Rive’s Salient: Chamberlain’s Leadership

Many people have read or heard of Joshua Lawrence Chamberlain’s actions at Gettysburg. Glorified in the movie Gettysburg, the current myth about this legendary man is that he single-handedly saved the Union on Little Round Top. His leadership played a crucial role, but it is an exaggeration to claim that he alone saved the Union. Chamberlain wouldn’t have supported such a statement; in his writings he constantly gives credit to the men under his command or comrade regiments. (You can read this blog’s biography of Chamberlain here: Part 1, Part 2, Part 3).

His role at Gettysburg is well-known and some have acknowledged his courage in the final campaign and his graciousness at Appomattox. However, the Charge at Rive’s Salient on June 20, 1864, during the Battle of Petersburg is Chamberlain’s ultimate moment of leadership.  Here is the story of the fateful day:

This photo was taken in 2008 at Petersburg National Battlefield at Battery #5.  NOTE: This not Rive's Salient.  This picture is included simply to show Petersburg Battlefield as it appears today.

This photo was taken in 2008 at Petersburg National Battlefield at Battery #5. NOTE: This not Rive’s Salient. This picture is included simply to show Petersburg Battlefield as it appears today.

In front of his Union brigade lay an open field leading toward a well-fortified salient of earthworks and cannon held by Confederate troops. Orders came from General Grant’s headquarters to attack this position. Chamberlain was no stranger to frontal assaults. He had co-led one at Fredericksburg with disastrous results, he had fended them off at Gettysburg, and he had watched numerous charges in the last weeks of the Overland Campaign. He sent a letter back to headquarters, respectfully stating his opinion that this charge wasn’t going to work. The answer from Grant: do it anyway.

He could’ve made an excuse and stayed behind like other officers – he’d been ill in the spring, the campaign had been tiring . But Chamberlain’s leadership standard was “come on” – not “go on.” With full knowledge of looming failure and that he would be in constant danger, he prepared to lead the attack. Not only would he lead, he would ride into the deadly storm on a tall horse, which would make him a conspicuous target.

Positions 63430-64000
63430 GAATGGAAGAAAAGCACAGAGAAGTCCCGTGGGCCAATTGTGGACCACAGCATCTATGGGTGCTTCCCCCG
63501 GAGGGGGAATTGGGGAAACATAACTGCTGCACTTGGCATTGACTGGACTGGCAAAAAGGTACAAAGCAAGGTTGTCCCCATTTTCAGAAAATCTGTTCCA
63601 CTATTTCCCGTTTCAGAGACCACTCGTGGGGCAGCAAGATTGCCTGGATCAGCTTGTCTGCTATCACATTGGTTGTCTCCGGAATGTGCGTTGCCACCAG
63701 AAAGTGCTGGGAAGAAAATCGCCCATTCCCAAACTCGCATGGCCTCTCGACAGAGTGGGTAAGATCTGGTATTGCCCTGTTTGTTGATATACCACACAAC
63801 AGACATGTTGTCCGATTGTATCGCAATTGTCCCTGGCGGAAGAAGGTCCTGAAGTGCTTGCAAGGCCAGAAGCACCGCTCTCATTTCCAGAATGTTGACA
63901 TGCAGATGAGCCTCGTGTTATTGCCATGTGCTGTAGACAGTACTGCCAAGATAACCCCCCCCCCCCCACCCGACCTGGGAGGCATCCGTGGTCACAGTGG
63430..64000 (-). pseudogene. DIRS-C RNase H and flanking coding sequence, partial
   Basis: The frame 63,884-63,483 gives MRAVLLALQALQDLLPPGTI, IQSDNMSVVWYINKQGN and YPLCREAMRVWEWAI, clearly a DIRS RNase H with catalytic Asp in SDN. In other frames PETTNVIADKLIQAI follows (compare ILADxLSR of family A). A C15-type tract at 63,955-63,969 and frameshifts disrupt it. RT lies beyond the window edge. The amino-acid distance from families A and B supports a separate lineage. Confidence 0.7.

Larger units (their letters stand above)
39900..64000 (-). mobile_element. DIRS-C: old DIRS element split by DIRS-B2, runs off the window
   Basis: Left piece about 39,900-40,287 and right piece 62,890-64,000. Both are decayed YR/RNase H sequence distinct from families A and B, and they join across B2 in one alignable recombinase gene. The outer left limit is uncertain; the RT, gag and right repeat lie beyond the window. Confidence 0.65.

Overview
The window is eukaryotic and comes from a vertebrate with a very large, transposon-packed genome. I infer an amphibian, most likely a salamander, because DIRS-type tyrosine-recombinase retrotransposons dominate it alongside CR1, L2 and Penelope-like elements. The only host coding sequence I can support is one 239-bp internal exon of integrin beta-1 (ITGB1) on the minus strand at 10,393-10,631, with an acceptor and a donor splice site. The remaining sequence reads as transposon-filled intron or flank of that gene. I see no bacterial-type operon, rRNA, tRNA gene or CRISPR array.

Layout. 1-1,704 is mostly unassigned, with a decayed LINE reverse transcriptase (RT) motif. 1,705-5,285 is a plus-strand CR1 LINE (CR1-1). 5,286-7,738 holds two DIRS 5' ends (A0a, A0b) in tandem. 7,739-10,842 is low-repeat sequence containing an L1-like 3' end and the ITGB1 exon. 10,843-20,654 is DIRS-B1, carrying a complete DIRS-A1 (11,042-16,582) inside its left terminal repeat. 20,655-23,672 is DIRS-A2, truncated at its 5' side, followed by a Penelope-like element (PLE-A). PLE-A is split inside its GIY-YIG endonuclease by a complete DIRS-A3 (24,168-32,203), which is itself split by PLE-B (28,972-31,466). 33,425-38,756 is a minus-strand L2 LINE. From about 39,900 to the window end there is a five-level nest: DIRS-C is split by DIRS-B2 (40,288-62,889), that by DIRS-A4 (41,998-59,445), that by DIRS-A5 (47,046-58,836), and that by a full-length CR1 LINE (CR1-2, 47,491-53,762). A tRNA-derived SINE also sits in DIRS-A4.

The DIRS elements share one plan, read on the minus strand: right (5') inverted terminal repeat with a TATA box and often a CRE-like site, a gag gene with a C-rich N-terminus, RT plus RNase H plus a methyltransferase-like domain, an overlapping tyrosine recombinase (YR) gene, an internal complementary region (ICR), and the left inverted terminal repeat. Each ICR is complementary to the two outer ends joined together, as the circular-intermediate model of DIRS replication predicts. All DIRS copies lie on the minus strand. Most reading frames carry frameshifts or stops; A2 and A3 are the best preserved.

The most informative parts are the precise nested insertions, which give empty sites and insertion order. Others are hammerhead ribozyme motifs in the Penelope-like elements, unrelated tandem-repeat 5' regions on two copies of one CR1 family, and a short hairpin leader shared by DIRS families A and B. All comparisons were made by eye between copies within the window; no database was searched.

After some initial preparation and cannonade, the brigade moved to the attack. Chamberlain’s horse was shot; he continued on foot in front of his command. The flag faltered as the flag bearer was killed. Chamberlain seized the banner and marched on, sword drawn. The earth exploded around them. Men were falling. He knew this would be what would happen, but he marched forward.

This photo gives an idea of seeing trenches and cannon from an attacker's position.  (Photo taken by Miss Sarah at the 2013 Tom's Farm's Civil War Re-enactment)

This photo gives an idea of seeing trenches and cannon from an attacker’s position. (Photo taken by Miss Sarah at the 2013 Tom’s Farm’s Civil War Re-enactment)

As they neared the Confederate position, Chamberlain realized that they would be marching through a bog, which would slow the attacking speed. He halted, half-turned toward his men and motioned them to go on either side of the boggy ground. As he gave the directions that might secure more safety for his troops, Chamberlain was shot. The troops were still advancing and he determined that they would not see him fall. Handing off the flag, he used his sword as a prop, leaning on it, until the last soldier had gone past him. There was nothing more that he could do; the pain and loss of blood soon brought him to the ground where artillery shells tossed dirt on him as he listened to the disaster unfolding for his men. They were repulsed. His aides dragged him out of the danger zone, but left him on the field, unable to move him any farther.

Later, Chamberlain was carried from the field by four stretcher bearers, who deliberately disobeyed his orders to leave him alone and care for the other men. This insistence continued at the field hospital, but the surgeons did not listen. However, the soldiers who were near the operating table when Chamberlain was brought in never forgot his unselfish plea that they be attended before him. The wounded warrior was still exemplifying leadership in a situation where men of lesser character would have been crying for help or screaming for pain relief.

The first surgeon to examine Chamberlain’s wounds pronounced that they were mortal. Basically, a minie ball had entered at his lower right hip and tore upward toward the left hip, causing extensive internal damage, including broken bone and lacerated organs. The medical field was still in its “Dark Ages” during the Civil War and gut wounds were almost always fatal; by the medical standards there was nothing to be done and Chamberlain had no chance of survival.

Thomas Chamberlain, a younger brother, refused to accept a single opinion and found two skilled surgeons who re-examined the colonel and agreed to try surgery. Anesthetic, probably chloroform, was available, but at some point in the crude surgery, Chamberlain was in so much pain that the surgeons were afraid to continue; he insisted that they proceed and they eventually succeeded in somewhat repairing the internal damage.

Within the twenty-four hours after his wounding, Chamberlain scrawled a penciled note to his wife, which must have broken her heart when she received it. He admitted that he was probably mortally wounded but reiterated a statement of faith and the belief that he was going to heaven. He thanked her for her devotion and begged her not to grieve too much for him before closing with a whisper that he would always love her.